Conclusion Some vital ideas of how to manage a mid-career crisis, when it comes, are discussed above. Be sure to prepare yourself for tough times, when the times are very good. This is a vital lesson that you should learn in life.
Don't be complacent with what you know and how you are working. Always keep a benchmark and reach the benchmark. Then further increase the benchmark to the next level keep taking actions to reach and one has to make this a continuous process. Adding new skills, new techniques and new qualifications to you is very important these days. This is very important for an employee who is in a private organisation and wants to improve continuously.
Be loving to your work but not to the organization. The work you are doing may fetch you a new job. But the company you are working may never keep you one day extra if they feel you are not delivering the goods. So make hay while the Sun shines. Earn during your enthusiastic and energetic age as much as possible so that you can be well off in your old days also.
The organisation however strong it may be in terms of productivity the employees are assessed in terms of their satisfactory performance and any shortfall in this parameter would make his job vulnerable and it has been seen on numerous occasions where an executive has been sacked in the lean period because of two factors, there is a recession in the market resulting in less demand of such products being produced in the industry or the executive failed to achieve the target.
Hence it should be the overriding priority of the employees to update the different parameters making him more efficient thus maximising his productional efficiency. The line managers are supposed to be familiar with each tool which can make him more demanding at all stages. Hence an employee should take every step to update his skill by understanding the new techniques prevalent in other industries and its adaptability may surge production.
The author has presented this article nicely giving valuable inputs in resolving the mid-term crisis.
By being an executive of a large organisation does not offer a guarantee for the smooth promotion. The days are very competitive in almost all industries requiring to horn skill of the employees so as to be familiar with all the connected tools.
This should be stepped up gradually and should ensure that all the parameters related to their jobs have been covered. There is the emergence of cost-cutting techniques in all the sectors so that profit can be maximised. Such familiarity will help the practising managers to be successful in their enterprise even in the lean period since they can plug the unwanted areas where the investments by the industry can be curtailed in order to optimise production.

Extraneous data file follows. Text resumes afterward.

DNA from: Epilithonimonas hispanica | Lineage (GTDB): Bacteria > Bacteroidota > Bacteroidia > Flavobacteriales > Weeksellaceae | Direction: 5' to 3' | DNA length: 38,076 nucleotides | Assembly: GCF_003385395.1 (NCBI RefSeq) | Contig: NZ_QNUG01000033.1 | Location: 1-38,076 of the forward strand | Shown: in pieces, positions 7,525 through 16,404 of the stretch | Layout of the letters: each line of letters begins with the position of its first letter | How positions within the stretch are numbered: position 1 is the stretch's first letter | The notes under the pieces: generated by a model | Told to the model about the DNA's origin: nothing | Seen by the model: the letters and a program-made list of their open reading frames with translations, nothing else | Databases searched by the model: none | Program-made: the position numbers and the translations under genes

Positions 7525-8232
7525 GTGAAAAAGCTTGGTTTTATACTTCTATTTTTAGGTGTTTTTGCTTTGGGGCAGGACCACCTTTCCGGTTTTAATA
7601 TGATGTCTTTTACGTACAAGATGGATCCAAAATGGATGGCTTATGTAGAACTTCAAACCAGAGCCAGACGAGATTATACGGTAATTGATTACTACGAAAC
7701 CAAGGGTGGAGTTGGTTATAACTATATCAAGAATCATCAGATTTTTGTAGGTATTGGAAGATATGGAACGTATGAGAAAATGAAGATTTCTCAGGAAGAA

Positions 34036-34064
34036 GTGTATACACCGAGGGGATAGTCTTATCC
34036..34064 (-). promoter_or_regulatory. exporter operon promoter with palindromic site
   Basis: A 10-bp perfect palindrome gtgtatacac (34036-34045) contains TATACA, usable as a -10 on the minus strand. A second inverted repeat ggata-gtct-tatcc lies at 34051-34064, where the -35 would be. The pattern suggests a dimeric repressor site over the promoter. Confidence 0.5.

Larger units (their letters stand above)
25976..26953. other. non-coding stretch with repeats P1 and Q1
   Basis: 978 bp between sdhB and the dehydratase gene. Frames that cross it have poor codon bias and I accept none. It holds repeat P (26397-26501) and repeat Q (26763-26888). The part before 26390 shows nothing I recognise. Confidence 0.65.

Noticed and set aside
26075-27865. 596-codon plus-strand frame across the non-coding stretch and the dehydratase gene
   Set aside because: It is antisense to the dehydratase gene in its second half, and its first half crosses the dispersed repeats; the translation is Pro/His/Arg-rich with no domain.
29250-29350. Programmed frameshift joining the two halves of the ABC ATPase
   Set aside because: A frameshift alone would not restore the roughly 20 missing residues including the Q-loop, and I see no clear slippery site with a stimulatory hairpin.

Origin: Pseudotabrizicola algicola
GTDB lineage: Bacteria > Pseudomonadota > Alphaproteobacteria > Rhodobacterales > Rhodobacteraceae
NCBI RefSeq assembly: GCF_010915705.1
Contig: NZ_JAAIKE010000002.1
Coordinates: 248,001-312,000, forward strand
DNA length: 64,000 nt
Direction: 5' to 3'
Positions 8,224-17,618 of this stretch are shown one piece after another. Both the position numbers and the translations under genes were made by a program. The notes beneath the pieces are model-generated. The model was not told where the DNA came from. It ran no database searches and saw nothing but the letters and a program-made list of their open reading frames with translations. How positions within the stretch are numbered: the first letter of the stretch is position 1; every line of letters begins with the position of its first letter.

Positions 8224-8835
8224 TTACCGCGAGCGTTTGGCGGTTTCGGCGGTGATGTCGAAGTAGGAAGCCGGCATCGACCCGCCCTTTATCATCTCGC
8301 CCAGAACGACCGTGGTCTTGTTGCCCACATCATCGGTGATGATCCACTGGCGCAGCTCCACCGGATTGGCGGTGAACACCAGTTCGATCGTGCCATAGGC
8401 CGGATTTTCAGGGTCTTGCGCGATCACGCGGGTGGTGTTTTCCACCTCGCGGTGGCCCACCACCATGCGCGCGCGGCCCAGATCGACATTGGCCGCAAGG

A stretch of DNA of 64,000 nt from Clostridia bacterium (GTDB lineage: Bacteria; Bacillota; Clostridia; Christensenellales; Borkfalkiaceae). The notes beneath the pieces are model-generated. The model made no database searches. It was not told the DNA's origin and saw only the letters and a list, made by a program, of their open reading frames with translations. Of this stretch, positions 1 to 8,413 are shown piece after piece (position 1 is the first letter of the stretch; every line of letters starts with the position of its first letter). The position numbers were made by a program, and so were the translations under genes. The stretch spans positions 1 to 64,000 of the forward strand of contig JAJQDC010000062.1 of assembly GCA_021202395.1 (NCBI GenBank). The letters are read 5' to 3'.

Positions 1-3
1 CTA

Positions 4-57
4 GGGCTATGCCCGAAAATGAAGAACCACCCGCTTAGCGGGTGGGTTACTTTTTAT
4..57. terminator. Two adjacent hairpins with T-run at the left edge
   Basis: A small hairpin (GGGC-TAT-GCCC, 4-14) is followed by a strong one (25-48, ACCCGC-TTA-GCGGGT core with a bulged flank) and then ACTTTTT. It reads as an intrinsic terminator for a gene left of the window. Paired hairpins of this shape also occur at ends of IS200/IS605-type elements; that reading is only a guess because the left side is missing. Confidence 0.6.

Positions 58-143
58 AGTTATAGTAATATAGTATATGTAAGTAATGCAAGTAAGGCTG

Overhaul the presentation is nice incorporating tips to resolve the mid-term - crisis.
An exhaustive and well-presented article suggesting ways to avoid mid-career crisis.
There is no substitute for hard work and it is true in every situation. When a person climbs his career in an organisation, a time comes when he starts feeling that enough is enough and now he should take some breathing time for himself and for his hobbies or other indulgences. This brings in a type of complacency in his approach and that is the starting point of the crisis.
Every day in the workplace is a new start and one can not deduce that if one has done more work yesterday, today will be an easy day. It is not like that.
Today we are working in the automated and computerised offices where there is no delay in transmission or other office bottlenecks and things are moving through emails and electronic messengers and you have everything in hand to make decisions and move forward. Any laxity on the part of the employee is seen as a lapse by the management.
There is no other way to survive in our career except working hard.
It happens in most of the organizations not only TATA or M&M. When you enter the age of 42 your salary becomes high but your work seems to be ordinary like an executive or a senior executive. In order to show that you are above them, you need to possess some special skills.
I would suggest one should always check on the internet or at another source to enhance skills to survive in this competitive world. Management always tries to cut the cost and they always check from time to time that the salary they are paying to their employee is as per their skills and knowledge. I have been working in an MNC and have been experiencing the same and have seen management asking people to enhance their skills because otherwise will have lesser appraisals than the normal employee.